All the Light We Cannot See

I recently finished reading All the Light We Cannot See by Anthony Doerr. It was good. It had received a ton of hype, so I was a little nervous I’d be disappointed when I read it, but it delivered. There were a lot of interesting aspects of the book. The characters were well drawn, and I felt a connection with each of them. The plot kept consistent momentum. But the most fascinating thing for me, maybe because I write, was the successful juggling.

When I got to about the middle of the book, I found myself shocked at just how many balls Doerr had in the air. There are fourteen characters who were developed enough to have an arc. It’s no War & Peace, but that’s a lot. There’s the war. There are at least four important locations. There’s the museum and Etienne’s home that deserve special mention. And there’s the Sea of Flames and the legend behind it. That’s a lot going on. I kept reading because the plot had me hooked, but I also wanted to see which of those balls got dropped and none of them did.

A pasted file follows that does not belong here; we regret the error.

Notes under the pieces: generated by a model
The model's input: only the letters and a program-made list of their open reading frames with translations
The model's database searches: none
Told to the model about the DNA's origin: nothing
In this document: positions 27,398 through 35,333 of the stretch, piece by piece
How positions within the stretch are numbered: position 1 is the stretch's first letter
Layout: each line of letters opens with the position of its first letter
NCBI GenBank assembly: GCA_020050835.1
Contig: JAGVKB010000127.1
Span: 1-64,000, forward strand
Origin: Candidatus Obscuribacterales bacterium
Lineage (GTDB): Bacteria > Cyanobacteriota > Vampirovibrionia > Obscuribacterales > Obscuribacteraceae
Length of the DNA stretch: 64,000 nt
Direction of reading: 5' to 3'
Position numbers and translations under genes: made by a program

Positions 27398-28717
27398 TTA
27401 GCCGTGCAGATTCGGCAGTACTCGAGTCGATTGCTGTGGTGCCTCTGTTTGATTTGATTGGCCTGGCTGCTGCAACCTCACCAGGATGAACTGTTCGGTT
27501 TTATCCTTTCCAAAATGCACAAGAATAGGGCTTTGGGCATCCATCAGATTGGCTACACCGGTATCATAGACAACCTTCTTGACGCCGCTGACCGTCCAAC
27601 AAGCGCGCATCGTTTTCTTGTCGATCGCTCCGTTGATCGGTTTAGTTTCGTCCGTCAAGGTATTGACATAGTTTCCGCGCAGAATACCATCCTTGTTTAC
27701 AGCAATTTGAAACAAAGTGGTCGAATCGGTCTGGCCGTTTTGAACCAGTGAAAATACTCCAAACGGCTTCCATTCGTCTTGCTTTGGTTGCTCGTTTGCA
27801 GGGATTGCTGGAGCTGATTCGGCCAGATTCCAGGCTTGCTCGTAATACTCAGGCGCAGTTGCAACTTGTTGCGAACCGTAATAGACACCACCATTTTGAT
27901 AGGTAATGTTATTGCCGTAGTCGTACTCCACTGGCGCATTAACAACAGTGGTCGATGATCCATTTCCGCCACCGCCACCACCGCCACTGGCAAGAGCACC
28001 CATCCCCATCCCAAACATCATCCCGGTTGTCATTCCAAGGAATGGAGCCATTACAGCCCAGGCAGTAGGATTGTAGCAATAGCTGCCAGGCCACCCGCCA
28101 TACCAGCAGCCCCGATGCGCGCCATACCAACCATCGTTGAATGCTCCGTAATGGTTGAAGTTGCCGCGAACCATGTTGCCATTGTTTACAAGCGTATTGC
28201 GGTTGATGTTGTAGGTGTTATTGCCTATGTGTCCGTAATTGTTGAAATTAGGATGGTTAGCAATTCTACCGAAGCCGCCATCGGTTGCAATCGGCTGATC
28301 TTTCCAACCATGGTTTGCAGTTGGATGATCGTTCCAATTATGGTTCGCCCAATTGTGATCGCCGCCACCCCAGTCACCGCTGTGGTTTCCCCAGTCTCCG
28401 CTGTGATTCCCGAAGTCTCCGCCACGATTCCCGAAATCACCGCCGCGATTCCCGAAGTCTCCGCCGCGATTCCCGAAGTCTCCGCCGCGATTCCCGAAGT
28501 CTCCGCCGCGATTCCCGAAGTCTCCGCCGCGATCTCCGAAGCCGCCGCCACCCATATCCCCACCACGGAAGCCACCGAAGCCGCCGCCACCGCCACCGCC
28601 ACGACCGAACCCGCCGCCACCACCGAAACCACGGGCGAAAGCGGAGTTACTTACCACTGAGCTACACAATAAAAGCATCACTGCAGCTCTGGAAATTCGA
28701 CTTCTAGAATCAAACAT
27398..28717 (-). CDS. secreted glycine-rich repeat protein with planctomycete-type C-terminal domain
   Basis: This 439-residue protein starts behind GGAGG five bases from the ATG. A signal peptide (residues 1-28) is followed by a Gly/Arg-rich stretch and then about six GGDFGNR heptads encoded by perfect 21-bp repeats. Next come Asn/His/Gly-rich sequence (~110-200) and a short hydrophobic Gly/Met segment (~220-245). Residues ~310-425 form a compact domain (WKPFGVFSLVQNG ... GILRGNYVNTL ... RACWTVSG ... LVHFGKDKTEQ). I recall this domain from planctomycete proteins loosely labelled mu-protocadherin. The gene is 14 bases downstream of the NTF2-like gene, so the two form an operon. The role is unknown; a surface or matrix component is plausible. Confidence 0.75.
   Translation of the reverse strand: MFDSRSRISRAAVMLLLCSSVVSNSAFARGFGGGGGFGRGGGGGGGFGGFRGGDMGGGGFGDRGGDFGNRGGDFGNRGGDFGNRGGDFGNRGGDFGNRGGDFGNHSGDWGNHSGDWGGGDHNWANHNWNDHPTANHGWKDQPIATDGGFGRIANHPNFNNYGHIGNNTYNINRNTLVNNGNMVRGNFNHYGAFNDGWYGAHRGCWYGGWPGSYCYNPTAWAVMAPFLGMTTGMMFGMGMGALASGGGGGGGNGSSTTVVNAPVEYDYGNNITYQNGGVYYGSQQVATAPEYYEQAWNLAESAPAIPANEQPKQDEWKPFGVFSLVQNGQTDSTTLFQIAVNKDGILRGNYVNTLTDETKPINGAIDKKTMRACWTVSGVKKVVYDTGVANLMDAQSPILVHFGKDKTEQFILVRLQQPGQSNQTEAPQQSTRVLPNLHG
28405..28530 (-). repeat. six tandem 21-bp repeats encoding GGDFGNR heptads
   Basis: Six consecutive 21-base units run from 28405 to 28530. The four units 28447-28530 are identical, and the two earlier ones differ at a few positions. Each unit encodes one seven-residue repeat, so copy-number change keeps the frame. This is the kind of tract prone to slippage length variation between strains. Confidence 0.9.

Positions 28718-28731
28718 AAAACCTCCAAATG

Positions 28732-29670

There are also a lot of fancy literary techniques in the book. I’m not usually a big fan of fancy writing. I prefer simple and to the point. But they work here. Time is not linear in All the Light We Cannot See. It’s all set in France and Germany during WWII, but it jumps around within that time. Also, it is told from varying perspectives. Marie Laure and Werner are the main protagonists, and most of the book switches between their perspectives. But there are chapters from Jutta, Etienne, and even von Rumpel. It’s never dizzying, though.

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So, that’s about all I have to say right now. All the Light We Cannot See is well worth a read. It may seem intimidating from what I’ve said, but it’s really not. There are many bite-sized chapters, so the reader never gets bogged down. I hope you enjoy it.

One thought on “All the Light We Cannot See

  1. I’m really not a fan of fancy writing either, it can make it difficult for me and my dyslexia. It’s Especially annoying in scientific journals, as fancy writing can alienate readers, making learning far harder

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